I learned the other day in my class that 50% of Hong Kong citizens live in public housing units. Coming from Scottsdale, Arizona, I found this statistic to be very surprising (and different from what I had expected or ever been exposed to).
The public housing program in HK is a massive component of the public economy. The government began this initiative as a means to provide “affordable housing for lower-income residents.”
This fire was a major historical event that left over 50,000 people homeless.
After the fire, and facing a surge of immigrant population, “then governor Alexander Grantham launched a public housing program to introduce the idea of “multi-storey building” for the immigrant population living there, thus commencing a programme of mass public housing, providing affordable homes for those on low incomes. Some scholars have argued that the government has been overstating the role of the fire in the history of public housing in Hong Kong. For example, Faure argues that Grantham was concerned with introducing subsidised housing as early as 1949, but encountered opposition from Chinese members of the Legislative Council.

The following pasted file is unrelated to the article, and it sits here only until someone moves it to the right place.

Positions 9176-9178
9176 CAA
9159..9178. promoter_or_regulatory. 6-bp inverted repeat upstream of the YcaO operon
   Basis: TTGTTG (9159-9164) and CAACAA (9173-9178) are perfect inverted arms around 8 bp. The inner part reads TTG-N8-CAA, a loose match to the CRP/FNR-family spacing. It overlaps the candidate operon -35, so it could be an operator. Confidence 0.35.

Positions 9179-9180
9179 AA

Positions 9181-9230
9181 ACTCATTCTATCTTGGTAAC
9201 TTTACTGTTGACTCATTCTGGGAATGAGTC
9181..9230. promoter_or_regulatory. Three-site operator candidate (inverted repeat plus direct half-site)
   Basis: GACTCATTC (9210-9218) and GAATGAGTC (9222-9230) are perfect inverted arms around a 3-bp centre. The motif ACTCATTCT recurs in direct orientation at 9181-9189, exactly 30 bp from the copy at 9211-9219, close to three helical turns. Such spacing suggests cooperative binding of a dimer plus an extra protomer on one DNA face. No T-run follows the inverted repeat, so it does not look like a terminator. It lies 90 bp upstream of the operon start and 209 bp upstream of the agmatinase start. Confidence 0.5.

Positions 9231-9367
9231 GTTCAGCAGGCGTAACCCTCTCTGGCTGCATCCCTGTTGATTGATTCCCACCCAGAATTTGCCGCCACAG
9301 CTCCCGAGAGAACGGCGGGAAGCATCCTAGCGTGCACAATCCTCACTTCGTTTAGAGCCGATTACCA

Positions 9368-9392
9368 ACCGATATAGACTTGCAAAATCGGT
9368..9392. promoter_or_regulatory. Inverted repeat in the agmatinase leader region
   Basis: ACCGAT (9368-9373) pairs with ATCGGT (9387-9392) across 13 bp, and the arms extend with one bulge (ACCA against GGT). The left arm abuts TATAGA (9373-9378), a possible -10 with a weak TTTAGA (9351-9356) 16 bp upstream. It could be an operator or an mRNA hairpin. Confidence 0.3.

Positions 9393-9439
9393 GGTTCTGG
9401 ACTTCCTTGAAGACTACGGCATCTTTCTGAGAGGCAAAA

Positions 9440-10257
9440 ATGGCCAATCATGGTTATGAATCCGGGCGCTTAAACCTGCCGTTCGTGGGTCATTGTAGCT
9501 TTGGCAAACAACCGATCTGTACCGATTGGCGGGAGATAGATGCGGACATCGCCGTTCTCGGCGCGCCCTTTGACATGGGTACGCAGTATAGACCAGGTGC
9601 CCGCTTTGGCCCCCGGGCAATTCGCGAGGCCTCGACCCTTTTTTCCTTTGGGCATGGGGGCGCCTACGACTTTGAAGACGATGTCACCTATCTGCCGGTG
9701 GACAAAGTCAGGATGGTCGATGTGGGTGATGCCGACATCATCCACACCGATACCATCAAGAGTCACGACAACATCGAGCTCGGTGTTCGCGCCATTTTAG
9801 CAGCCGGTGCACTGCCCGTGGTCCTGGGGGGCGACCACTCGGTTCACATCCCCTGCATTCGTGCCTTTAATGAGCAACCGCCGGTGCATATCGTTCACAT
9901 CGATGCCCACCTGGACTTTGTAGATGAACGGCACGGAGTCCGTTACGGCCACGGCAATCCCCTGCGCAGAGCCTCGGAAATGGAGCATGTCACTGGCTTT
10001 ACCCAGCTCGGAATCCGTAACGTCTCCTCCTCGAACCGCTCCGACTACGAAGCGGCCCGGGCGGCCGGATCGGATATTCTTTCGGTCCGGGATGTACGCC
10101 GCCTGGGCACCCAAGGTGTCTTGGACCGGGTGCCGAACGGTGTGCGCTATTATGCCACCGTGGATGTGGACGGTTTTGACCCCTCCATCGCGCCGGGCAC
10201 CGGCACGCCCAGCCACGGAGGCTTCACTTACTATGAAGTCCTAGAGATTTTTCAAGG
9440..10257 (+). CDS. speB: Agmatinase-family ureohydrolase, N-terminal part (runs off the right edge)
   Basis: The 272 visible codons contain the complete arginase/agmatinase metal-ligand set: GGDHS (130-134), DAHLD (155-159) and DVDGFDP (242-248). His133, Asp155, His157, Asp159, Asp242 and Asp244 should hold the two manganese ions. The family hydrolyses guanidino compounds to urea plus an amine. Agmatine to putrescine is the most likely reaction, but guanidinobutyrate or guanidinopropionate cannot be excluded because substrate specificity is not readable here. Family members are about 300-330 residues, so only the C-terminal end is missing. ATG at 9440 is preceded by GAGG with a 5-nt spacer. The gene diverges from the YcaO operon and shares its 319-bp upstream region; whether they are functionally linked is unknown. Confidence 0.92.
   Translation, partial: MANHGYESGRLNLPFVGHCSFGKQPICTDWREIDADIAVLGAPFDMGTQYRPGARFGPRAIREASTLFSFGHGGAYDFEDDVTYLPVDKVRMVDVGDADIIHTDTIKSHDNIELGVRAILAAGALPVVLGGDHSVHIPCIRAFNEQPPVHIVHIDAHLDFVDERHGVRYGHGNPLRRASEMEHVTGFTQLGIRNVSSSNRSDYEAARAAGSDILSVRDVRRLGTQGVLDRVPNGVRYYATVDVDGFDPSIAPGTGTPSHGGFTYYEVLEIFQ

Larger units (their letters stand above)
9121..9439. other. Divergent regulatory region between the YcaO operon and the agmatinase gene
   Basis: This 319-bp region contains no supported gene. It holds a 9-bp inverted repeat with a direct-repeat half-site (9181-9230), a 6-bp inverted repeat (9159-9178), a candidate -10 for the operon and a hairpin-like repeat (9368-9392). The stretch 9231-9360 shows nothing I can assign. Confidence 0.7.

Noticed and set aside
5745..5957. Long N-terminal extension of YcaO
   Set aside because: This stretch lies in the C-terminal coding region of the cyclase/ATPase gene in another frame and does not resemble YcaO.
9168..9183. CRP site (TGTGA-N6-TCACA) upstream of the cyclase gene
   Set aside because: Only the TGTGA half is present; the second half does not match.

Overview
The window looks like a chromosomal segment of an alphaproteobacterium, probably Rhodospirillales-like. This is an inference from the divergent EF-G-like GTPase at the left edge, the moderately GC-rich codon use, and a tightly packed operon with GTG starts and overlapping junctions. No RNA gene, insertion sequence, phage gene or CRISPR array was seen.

There are numerous types of public housing settlements, normally coming to form as skyrise buildings with thousands of residents. They are not particularly nice or fancy and from the outside (as a tourist), look quite dirty. They do not afford much privacy or quiet.
These homes are far nicer and safer, however, than the settlements that squatters would build back in the 1950s.
It is interesting to see just how important a role east asian governments play in the day-to-day life of their citizens. Will universal basic income come to form in capitalistic societies in the near future?
Originally published at gonen.blog.